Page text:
7. Conclusion

Exportation of minerals from Tanzanian is subject to conditions entrenched in the Act and Regulations as stipulated above. It is an offense for any person, other than the mineral right holder or licensed dealer to sell or dispose of minerals (See Section 18(2) of the Act). An offense for trading in minerals without a valid permit or license is punishable by a fine not exceeding ten million shillings or imprisonment for a period not exceeding three years or both fine and imprisonment (See Section 18(3) of the Act).

MAK Africa Legal affirms that as the wealth of minerals in Tanzania is vast, so is the access to the right of dealing in them. Both locals and foreigners can explore, prospect, mine, and deal (including export) with minerals. The rights to do so are steadfast and expressed within the law.

Given the above, it is clear that any person intending to trade in the export of minerals from Tanzania has to abide by the laws and regulations. Of proper mention is the call on non-residents who are enjoined to conduct due diligence and seek proper legal advice before concluding any transaction relating to minerals. This shall minimize the risks of being schemed by unscrupulous traders.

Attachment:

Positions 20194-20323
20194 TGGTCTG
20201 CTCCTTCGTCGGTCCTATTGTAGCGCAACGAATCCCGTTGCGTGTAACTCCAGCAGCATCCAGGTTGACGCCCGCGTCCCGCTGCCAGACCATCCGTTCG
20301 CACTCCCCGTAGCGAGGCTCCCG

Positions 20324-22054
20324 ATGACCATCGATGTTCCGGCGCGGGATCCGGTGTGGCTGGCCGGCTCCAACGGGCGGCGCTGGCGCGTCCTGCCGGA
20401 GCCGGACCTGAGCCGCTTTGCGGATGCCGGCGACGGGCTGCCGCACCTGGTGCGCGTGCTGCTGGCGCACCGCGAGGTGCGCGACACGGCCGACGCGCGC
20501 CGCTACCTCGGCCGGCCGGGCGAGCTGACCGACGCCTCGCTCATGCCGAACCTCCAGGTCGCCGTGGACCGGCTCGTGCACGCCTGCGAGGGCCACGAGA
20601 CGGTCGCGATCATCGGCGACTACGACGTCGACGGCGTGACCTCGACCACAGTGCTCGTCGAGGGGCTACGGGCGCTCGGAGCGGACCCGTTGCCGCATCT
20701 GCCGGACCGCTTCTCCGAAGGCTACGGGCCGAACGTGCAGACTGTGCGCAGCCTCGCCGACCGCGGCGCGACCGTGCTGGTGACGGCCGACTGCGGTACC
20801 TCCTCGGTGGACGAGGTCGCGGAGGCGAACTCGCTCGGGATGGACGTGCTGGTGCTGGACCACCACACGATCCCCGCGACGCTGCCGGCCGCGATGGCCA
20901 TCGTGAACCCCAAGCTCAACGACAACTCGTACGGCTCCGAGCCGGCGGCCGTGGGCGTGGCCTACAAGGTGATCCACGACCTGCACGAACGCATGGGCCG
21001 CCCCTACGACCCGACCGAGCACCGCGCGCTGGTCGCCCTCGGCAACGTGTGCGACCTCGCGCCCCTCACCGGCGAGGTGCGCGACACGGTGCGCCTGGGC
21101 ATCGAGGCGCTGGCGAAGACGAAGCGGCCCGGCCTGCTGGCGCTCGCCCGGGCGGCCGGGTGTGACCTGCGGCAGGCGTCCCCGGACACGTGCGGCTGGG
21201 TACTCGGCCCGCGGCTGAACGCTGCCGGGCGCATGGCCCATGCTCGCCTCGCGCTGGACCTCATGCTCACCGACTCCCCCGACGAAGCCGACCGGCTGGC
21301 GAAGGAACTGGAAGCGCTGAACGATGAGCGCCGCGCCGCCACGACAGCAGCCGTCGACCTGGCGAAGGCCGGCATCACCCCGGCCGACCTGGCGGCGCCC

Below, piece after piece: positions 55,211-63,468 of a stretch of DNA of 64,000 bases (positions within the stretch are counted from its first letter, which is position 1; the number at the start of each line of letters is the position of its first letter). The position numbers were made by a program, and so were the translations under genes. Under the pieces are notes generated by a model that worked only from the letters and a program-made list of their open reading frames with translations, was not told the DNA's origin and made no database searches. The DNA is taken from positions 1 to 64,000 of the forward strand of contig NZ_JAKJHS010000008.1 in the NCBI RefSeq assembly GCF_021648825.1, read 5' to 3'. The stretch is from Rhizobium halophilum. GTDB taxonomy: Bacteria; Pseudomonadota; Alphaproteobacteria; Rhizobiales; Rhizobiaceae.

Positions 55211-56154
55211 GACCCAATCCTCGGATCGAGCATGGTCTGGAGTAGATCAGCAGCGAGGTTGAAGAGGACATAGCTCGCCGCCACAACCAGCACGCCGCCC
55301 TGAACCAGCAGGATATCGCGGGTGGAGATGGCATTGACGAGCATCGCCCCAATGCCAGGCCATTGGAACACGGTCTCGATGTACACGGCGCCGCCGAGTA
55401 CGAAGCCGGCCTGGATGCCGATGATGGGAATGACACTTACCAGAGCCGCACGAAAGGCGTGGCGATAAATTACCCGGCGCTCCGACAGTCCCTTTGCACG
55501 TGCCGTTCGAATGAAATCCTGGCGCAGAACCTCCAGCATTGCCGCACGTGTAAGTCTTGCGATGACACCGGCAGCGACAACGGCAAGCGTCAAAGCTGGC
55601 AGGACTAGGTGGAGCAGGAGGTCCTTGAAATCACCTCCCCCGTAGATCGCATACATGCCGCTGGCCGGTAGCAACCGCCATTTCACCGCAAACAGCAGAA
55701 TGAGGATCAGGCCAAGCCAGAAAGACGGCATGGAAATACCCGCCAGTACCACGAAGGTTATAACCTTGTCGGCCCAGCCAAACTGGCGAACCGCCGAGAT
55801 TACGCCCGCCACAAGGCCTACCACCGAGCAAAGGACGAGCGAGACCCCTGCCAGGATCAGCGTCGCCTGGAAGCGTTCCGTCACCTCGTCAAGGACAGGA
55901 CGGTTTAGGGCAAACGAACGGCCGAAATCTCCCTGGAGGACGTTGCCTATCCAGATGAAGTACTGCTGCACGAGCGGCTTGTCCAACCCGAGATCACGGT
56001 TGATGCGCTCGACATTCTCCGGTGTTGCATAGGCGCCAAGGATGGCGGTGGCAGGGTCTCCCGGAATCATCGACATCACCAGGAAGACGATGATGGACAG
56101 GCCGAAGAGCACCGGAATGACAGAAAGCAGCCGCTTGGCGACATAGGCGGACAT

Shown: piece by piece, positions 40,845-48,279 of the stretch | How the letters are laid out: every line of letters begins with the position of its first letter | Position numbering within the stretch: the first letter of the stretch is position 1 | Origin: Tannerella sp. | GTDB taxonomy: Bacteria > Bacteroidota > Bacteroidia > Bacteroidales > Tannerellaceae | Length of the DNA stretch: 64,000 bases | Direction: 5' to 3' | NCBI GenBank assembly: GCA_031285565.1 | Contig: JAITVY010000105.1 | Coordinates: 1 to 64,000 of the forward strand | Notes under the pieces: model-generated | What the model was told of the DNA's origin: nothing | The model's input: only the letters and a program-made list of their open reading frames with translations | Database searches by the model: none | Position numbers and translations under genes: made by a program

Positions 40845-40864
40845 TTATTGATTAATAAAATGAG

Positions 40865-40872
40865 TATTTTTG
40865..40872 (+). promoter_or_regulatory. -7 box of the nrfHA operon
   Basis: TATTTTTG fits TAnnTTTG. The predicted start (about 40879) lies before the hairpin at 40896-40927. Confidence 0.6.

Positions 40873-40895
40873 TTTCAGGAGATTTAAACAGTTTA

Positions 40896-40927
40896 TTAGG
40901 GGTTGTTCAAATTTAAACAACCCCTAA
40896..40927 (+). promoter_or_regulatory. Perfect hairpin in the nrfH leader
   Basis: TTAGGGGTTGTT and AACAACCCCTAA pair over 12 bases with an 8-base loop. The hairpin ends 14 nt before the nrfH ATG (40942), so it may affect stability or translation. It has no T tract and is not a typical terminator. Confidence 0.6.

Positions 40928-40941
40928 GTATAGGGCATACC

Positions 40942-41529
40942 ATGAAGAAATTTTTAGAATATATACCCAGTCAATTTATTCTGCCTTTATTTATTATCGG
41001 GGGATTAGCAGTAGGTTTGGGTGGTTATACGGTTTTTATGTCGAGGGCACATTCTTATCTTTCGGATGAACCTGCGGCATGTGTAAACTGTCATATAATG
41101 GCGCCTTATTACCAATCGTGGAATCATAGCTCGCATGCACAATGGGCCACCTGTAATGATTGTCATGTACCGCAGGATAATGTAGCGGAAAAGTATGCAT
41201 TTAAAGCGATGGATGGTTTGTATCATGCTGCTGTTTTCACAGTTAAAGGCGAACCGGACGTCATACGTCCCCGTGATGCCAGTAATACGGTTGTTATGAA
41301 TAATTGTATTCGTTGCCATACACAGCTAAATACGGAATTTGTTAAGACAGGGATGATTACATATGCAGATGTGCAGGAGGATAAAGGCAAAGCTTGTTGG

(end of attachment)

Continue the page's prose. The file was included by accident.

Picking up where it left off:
Important Notice:

This publication has been prepared for general guidance on matters of interest only and does not constitute professional advice. You should not act upon the information contained in this publication without obtaining specific professional advice. No representation or warranty (express or implied) is given as to the accuracy or completeness of the information contained in this publication, and, to the extent permitted by law, MAK Africa Legal its members, employees, and agents do not accept or assume any liability, responsibility or duty of care for any consequences of you or anyone else acting, or refraining to act, in reliance on the information contained in this publication or for any decision based on it.